Update: January 31, 2014
Merck pledges to end the use of chimpanzees in biomedical research. See full story.
While hundreds of chimpanzees are now eligible for retirement under the new criteria established by the Institute of Medicine (IOM) and accepted by the National Institutes of Health (NIH), hundreds of other chimpanzees are still subjected to invasive research at laboratories in the U.S. These laboratories or university research departments use chimpanzees that they own or that are owned by other private entities that are not reliant on grants from the federal government for the research they perform, thus making them exempt from the IOM criteria.
Most privately-owned chimpanzees used for research are owned by only four institutions: Michale E. Keeling Center, New Iberia Research Center, Southwest National Primate Research Center, and Yerkes National Primate Research Center.
Some of these facilities house and use both privately-owned and federally-owned or supported animals, but only those laboratories supported by the federal government are subject to the IOM criteria and have been studied by the NIH Working Group to determine if protocols using chimpanzees should be continued. Once the federal chimpanzees have been removed and retired to a sanctuary, the remaining chimpanzees will continue to be subjected to their current protocols. Even more alarming is the prospect that these chimpanzees will be used for new protocols that will be even more harmful in an effort to make “full use” of animals that are expensive to use and to keep. That may mean that these chimpanzees would now be subjected to whatever research is proposed—however horrific—if the proposal is accompanied by sufficient monies to cover the cost of keeping chimpanzees no longer subsidized by the federal government.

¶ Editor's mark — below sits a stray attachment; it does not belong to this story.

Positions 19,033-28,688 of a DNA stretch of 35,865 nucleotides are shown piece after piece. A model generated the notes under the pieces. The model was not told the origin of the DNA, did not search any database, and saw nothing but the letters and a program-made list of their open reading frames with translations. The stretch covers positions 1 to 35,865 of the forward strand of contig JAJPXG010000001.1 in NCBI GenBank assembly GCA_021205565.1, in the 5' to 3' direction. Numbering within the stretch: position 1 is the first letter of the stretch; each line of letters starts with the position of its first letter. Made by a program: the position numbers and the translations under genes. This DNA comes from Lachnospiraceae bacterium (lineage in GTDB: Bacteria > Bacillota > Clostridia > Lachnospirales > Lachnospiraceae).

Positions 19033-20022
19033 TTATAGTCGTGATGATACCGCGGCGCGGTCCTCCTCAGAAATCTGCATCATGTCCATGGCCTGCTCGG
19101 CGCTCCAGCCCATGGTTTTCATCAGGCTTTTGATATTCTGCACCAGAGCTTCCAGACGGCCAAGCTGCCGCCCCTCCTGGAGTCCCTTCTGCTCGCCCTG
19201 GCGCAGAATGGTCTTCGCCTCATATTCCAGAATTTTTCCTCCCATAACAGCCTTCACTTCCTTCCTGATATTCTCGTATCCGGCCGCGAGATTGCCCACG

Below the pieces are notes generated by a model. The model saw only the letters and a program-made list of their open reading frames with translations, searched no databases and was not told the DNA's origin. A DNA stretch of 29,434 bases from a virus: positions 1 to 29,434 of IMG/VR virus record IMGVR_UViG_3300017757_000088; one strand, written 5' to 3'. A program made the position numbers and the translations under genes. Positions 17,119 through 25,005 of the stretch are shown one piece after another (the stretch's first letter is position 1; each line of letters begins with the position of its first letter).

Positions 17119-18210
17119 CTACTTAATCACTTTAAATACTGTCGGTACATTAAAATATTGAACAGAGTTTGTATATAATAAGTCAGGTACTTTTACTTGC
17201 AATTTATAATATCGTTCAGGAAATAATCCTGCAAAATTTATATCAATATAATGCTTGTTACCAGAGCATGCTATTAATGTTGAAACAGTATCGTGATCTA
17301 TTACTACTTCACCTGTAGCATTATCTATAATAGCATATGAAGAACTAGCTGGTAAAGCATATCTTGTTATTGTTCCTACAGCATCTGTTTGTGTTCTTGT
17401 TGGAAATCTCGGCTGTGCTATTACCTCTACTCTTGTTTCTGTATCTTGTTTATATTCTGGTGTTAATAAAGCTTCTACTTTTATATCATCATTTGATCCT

The conclusion of the IOM is that most research conducted on chimpanzees is unnecessary and should be stopped. This should apply equally to research conducted in private facilities, yet those institutions are not obligated to comply with a matter that only applies to the federal government.
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